Rod McKuen dies at 81; poet/songwriter had meteoric rise and fall
Rod McKuen, a wildly successful poet and songwriter in the late 1960s and 1970s — with massive book sales, a No. 1 hit song, concerts around the world, frequent TV appearances and an entire album of his works recorded by Frank Sinatra — slipped into obscurity almost as quickly as he came to fame.
By the 2000s, McKuen was not surprised that people thought he had died.
“I’ve gotten mail addressed to the Estate of Rod McKuen,” he told the Chicago Tribune in 2001.
McKuen, 81, whose gentle verses on love and loss resonated at a time of flower children and incense burning, died Thursday at a Beverly Hills rehabilitation center. The cause was respiratory arrest after suffering from pneumonia, said his longtime friend and producer Jim Pierson.
McKuen was twice nominated for an Oscar — in 1970 for the song “Jean” from the Maggie Smith film “The Prime of Miss Jean Brodie,” and in 1971 for original song score of the Peanuts movie “A Boy Named Charlie Brown.”
His song “Seasons in the Sun,” to music by Jacques Brel, hit the top of the charts in 1974. Though recorded by McKuen, the hit version was by Canadian singer Terry Jacks.
But McKuen’s most improbable success was as a poet. He sold millions of copies of his poetry books, including the 1966 collection “Stanyan Street and Other Sorrows,” 1967’s “Listen to the Warm” and 1970’s “Caught in the Quiet.”
In one year, he had three bestsellers on Publisher’s Weekly charts, which was a first not only for a poet, but for any author.
As popular as the books were, critics often scorched his poetry. Newsweek called him the “king of kitsch” in 1969, and the moniker stuck.
“Listen to the Warm” gave them ammunition:
“It’s nice sometimes
to open up the heart a little
and let some hurt come in.
It proves you’re still alive.”
But the pans were not unanimous. Los Angeles Times reviewer Robert Kirsch said that the 1968 collection “Lonesome Cities” showed McKuen “capable of rendering awareness into perceptions of small but haunting truths.”
Kirsch cited a section of a poem:
I came through the clothesline maze of childhood in basketball shoes.
Up from the cracked cement of sidewalks.
Long hair blowing in the breeze
From barber-college haircuts.
McKuen was born April 29, 1933, in Oakland in a charity hospital. His mother was a taxi dancer; his father abandoned them. “I had the advantage of being born a bastard,” he said in a 1974 Times interview. “It takes some people all their lives to become one.”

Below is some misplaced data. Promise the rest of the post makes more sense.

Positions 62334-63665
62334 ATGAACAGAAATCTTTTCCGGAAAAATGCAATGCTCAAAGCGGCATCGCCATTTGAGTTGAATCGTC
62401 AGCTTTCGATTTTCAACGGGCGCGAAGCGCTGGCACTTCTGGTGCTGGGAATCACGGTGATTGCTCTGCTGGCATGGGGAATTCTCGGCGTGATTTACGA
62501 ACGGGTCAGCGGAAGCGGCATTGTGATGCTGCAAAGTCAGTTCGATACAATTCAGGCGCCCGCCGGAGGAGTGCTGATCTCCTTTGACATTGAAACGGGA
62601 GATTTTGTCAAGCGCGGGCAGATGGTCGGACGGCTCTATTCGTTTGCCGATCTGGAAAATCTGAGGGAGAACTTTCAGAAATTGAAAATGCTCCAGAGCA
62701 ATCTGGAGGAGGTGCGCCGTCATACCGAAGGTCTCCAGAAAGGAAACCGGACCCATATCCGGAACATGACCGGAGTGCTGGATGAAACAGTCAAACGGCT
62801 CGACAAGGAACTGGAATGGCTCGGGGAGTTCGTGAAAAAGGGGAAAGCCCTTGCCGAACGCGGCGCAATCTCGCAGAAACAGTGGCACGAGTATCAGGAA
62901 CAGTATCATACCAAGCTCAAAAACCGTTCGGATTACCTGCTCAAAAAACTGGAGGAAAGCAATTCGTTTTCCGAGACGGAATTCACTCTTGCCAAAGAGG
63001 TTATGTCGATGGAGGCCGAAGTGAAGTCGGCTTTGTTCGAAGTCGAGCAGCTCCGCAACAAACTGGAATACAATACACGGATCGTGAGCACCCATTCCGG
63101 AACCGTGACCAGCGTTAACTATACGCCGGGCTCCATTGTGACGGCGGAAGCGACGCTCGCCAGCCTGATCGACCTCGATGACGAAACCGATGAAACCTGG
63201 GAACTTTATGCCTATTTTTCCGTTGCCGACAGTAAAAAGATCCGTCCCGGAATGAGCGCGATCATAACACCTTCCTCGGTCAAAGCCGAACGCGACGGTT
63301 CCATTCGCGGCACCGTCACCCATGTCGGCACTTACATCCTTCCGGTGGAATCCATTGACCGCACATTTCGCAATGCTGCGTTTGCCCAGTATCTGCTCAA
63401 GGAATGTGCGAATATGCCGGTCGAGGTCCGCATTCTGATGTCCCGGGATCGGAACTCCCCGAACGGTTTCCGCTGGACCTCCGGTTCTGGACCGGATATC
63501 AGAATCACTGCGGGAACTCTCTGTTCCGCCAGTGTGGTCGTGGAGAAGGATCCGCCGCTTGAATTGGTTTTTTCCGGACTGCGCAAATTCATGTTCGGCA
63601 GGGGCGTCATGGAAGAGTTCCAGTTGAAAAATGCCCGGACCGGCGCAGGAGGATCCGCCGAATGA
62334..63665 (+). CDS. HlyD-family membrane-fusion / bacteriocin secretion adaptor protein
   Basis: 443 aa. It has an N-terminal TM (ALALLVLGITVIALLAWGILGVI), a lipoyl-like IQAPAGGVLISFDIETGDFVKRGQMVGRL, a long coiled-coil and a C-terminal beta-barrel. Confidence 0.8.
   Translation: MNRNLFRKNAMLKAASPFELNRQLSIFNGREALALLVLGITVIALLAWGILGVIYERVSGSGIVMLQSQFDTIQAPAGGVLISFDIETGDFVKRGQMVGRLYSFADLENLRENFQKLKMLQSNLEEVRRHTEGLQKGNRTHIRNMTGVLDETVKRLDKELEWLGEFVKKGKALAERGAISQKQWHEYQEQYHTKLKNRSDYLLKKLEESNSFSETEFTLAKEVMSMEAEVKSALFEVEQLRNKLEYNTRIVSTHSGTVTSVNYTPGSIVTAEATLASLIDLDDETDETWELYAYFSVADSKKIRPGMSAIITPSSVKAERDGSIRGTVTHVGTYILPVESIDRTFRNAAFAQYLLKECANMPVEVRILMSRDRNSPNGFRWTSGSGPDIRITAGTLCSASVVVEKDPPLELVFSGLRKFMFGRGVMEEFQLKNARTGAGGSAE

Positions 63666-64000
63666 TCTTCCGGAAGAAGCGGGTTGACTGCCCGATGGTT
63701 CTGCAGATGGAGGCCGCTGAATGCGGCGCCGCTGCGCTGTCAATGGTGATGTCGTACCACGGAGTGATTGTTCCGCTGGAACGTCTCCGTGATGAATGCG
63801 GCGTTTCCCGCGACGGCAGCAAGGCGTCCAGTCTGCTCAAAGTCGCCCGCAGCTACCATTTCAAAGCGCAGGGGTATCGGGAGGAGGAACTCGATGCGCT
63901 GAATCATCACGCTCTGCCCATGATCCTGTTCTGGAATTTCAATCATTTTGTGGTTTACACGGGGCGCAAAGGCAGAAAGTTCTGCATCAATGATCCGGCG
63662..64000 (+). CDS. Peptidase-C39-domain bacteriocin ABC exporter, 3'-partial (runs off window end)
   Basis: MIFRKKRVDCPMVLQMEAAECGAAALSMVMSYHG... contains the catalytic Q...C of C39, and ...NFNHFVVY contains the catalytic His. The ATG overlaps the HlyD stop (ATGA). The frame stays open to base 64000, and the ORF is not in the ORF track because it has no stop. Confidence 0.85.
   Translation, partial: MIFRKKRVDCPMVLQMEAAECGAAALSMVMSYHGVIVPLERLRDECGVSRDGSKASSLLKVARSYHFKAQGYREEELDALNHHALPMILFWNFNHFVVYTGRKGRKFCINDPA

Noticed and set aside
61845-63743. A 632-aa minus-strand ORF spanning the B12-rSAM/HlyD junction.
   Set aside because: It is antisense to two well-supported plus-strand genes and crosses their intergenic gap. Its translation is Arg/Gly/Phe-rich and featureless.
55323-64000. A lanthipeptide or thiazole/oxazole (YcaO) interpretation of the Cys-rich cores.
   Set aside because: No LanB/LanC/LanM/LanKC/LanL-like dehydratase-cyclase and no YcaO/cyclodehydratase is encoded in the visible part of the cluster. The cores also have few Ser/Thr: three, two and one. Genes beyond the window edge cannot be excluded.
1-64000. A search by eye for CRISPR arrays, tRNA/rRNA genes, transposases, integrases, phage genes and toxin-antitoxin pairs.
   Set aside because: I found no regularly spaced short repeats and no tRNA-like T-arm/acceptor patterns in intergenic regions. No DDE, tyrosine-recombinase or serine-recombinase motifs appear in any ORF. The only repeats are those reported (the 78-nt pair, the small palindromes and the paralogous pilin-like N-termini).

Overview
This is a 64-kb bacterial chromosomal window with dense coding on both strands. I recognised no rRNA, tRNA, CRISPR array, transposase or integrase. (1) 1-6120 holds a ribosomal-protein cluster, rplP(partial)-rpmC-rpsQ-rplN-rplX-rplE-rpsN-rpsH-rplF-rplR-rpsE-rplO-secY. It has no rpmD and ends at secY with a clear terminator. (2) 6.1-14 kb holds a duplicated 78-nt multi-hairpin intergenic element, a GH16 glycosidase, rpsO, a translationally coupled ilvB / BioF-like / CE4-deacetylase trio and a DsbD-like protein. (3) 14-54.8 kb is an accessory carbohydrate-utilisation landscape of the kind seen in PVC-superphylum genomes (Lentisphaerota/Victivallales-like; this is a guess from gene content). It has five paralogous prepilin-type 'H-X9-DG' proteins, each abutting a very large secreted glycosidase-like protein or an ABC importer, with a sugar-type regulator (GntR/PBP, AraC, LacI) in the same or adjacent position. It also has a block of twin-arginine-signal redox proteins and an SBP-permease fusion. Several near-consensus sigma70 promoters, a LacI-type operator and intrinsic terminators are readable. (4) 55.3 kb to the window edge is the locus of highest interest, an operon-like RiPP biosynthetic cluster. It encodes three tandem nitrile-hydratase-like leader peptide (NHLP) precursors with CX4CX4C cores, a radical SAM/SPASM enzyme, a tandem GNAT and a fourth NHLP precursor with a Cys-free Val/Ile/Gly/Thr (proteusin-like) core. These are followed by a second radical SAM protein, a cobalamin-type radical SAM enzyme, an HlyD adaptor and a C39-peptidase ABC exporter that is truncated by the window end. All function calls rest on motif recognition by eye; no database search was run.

As a boy, McKuen suffered physical abuse from his stepfather. “My stepfather drank a lot,” he said in a 2002 San Francisco Chronicle interview. “He liked using me as a punching bag, so I ended up running away.” He dropped out of school, but was granted a high school degree at 41 in 1974 when credits earned from his Army experience were applied.
At 15 he was a disc jockey on an Oakland radio station, where another employee, Phyllis Diller, helped him land a chance to sing at a San Francisco nightclub. His first album, “Beatsville,” in 1959 focused on the Beatnik movement. It even included jokes, such as, “Did you hear about the wealthy beatnik who hired a maid to keep his pad dirty?”
After his career took off, his performances — for which he was usually clad in sneakers, jeans and a turtleneck or sweater — featured his poems and songs delivered in his raspy voice.
He did not fit in with the politically attuned performers of the time, and that was fine with him. “Bobby Dylan is protesting and I’m not,” he told The Times in 1967. “I’m saying, ‘This is the way it is.’ We’ve gotta learn to live with each other.”
The 1969 Sinatra album, “A Man Alone: The Words and Music of McKuen” featured Sinatra reciting McKuen’s verse, as well as singing his songs. One song on the album, “Love’s Been Good to Me,” was also covered by Johnny Cash, who recorded a version of it shortly before he died.
At the height of his career, McKuen was doing more than 250 concerts a year, plus TV appearances — he was a guest several times on “The Tonight Show with Johnny Carson.” But in 1981, he pulled the plug. “I was tired. I peaked,” he told the Chicago Tribune. “I left when I was on top.”
He retreated to his 15,000-square-foot home in Beverly Hills, with three walls taken up with his gold records. Depression set in, and he made only occasional public appearances until the early 2000s, when he attempted a comeback that mostly fizzled.
In his 1999 poem, “Age is Better,” he seemed to reach some peace with aging.
“I discovered I was older, even old. There was
No sudden melancholy or regret, and yet
Some sadness in the wonder that it happened
When I wasn’t watching ...
Survivors include his half-brother, Edward McKuen Habib.
Must-read stories from the L.A. Times
Get all the day's most vital news with our Today's Headlines newsletter, sent every weekday morning.
You may occasionally receive promotional content from the Los Angeles Times.